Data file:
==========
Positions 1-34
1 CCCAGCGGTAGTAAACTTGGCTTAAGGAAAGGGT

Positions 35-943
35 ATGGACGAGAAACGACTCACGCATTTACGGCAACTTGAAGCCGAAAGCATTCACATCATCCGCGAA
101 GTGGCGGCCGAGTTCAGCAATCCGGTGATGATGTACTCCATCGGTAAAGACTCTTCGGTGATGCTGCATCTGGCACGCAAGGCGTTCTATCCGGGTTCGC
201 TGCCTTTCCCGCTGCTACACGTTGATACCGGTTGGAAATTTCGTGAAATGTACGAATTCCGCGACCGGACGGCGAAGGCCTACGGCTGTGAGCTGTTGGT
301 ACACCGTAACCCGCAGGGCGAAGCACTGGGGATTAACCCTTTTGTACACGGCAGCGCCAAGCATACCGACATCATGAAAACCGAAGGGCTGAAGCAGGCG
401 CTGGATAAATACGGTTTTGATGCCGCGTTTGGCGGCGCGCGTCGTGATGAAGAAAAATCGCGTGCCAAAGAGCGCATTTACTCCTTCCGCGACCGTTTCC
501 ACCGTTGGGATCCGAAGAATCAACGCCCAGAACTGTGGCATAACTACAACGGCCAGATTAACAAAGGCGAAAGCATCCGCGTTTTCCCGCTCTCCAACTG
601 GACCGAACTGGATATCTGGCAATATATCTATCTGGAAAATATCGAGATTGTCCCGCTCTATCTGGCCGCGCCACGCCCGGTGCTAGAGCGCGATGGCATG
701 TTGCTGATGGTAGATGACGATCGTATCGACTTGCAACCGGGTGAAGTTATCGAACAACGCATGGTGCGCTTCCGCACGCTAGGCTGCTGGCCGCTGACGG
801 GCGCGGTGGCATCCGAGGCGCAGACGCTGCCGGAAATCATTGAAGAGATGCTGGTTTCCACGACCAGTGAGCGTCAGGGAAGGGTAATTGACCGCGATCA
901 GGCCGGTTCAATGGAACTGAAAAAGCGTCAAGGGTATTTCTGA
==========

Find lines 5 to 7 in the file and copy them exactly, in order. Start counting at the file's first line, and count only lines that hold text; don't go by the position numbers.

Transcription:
101 GTGGCGGCCGAGTTCAGCAATCCGGTGATGATGTACTCCATCGGTAAAGACTCTTCGGTGATGCTGCATCTGGCACGCAAGGCGTTCTATCCGGGTTCGC
201 TGCCTTTCCCGCTGCTACACGTTGATACCGGTTGGAAATTTCGTGAAATGTACGAATTCCGCGACCGGACGGCGAAGGCCTACGGCTGTGAGCTGTTGGT
301 ACACCGTAACCCGCAGGGCGAAGCACTGGGGATTAACCCTTTTGTACACGGCAGCGCCAAGCATACCGACATCATGAAAACCGAAGGGCTGAAGCAGGCG